In a display of faux piety, the 112th Congress opened its first day of business by reading aloud the Constitution of the United States. Referring to it as "our sacred text", one-by-one, over 130 Members of Congress queued up to participate, each solemnly reading a few words before giving way to a colleague who would read a few more.
The entire affair was cloaked in the ritualism and reverence of a religious ceremony and might have been dismissed as harmless, though a bit blasphemous, were it not for its deeper purpose.
This tendency to make "idolatrous worship of the American nation", its rituals, artifacts, and places, is as old as the country itself. In times of war or social distress, such behavior has always been more pronounced. What is of concern is when this "idolatry" is not projected as a unifying force bringing Americans together to confront a common threat. In fact, more often than not, when we see this phenomenon emerge it is to elevate and consecrate a particular interpretation of "America" in order to use it as a club against opponents.
There were aspects of this in evidence in the chauvinism used to mobilize support for World War I. In the post war period, the intensity of these feelings morphed into an anti-foreign-born hysteria. Much the same was at work in the World War II era, spawning another bout of xenophobia, and again during the fractious civil rights/Vietnam War era with "states rights"/ pro-war advocates claiming to be the true patriots, denouncing their fellow American civil rights/pro-peace advocates as "traitors."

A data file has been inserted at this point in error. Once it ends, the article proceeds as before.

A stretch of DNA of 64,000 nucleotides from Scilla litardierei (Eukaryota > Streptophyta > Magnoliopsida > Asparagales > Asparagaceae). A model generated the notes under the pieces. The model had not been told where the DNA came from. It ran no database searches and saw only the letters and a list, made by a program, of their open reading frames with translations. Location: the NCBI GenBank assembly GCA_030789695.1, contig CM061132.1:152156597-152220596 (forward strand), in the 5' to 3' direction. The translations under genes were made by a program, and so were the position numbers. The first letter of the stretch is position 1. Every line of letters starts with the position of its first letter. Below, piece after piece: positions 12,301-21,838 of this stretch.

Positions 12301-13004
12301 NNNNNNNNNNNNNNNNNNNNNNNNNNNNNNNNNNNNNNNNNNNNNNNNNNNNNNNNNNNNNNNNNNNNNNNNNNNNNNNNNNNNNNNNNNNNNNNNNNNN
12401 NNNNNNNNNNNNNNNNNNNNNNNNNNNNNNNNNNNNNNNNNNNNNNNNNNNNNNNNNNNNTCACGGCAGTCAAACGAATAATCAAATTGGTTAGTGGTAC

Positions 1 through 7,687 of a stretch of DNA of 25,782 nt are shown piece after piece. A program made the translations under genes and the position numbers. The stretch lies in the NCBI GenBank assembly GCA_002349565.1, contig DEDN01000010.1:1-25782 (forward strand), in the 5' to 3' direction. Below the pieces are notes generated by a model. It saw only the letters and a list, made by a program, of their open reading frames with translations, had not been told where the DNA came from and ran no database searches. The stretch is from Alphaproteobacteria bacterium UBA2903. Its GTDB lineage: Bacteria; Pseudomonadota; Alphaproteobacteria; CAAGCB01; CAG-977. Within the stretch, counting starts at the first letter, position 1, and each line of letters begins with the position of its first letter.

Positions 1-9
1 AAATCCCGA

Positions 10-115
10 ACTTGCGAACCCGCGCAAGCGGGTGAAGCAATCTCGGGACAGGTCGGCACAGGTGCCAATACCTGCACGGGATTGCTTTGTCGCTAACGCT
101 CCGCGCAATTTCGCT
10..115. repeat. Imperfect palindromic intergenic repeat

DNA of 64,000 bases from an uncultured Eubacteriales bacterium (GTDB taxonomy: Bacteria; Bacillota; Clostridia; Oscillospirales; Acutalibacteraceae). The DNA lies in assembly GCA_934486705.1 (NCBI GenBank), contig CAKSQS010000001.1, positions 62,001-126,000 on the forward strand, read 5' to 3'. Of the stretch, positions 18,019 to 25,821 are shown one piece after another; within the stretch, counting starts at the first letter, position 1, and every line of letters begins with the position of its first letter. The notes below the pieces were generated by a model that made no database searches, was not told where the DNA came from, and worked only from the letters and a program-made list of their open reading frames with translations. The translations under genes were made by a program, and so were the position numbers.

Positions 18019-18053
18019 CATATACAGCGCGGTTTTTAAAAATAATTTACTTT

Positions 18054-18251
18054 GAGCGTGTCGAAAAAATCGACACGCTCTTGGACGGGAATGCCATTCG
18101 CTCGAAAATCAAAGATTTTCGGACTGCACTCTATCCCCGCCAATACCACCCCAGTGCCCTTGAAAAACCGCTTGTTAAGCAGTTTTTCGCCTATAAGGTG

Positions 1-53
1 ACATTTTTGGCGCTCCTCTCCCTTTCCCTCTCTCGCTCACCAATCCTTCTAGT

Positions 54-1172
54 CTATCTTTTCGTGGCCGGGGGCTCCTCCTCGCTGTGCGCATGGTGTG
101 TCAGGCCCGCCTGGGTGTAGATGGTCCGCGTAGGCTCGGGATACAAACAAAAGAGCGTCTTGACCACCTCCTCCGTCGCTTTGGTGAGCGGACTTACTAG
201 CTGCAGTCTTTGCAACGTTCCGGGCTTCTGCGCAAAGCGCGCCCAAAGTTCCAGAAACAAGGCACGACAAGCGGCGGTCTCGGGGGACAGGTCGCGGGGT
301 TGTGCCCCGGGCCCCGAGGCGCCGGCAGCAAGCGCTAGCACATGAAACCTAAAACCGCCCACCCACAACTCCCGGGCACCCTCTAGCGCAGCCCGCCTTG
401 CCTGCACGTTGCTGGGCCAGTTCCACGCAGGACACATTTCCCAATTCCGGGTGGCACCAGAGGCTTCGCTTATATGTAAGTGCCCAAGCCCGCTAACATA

Now with 9/11, two disastrous and unresolved wars, economic collapse, and the loss of confidence in the institutions of government, we are once again seeing the emergence of a movement bent on usurping "America" and its symbols to promote particular political goals. We saw this tendency begin to play out, in little though telling ways, during the Bush administration. It became especially pronounced during the 2008 election as supporters of Republican candidates John McCain and Sarah Palin wrapped themselves in the American flag, claiming to be the true patriots, while casting doubt on Barack Obama's commitment to the nation (and even on his being an American citizen). Much was made of the fact that Obama didn't place his hand on his heart during the singing of the National Anthem or that he didn't wear a "flag pin" on his lapel, etc. This elevation of trivial and arbitrary practices into required rituals is more the work of a religious cult than politics. And the notion that only those who share a particular set of ideas and practices are adherents of the "true faith" is itself the hallmark of doctrinaire religion, not politics.
Now with the likes of Rush Limbaugh, Glenn Beck, and the "Tea Party" in the lead, this claim of being the "real American patriots" facing down opponents who threaten the country is full blown. They make much of collective displays of patriotism, casting themselves as latter day revolutionaries who are saving the Republic. In their minds, it is not that they "also" love America and want to defend its Constitution -- rather it is "only" they who love America and they are fighting to "take our country back" -- with the implication being that it was in "alien hands" not just an opposing party.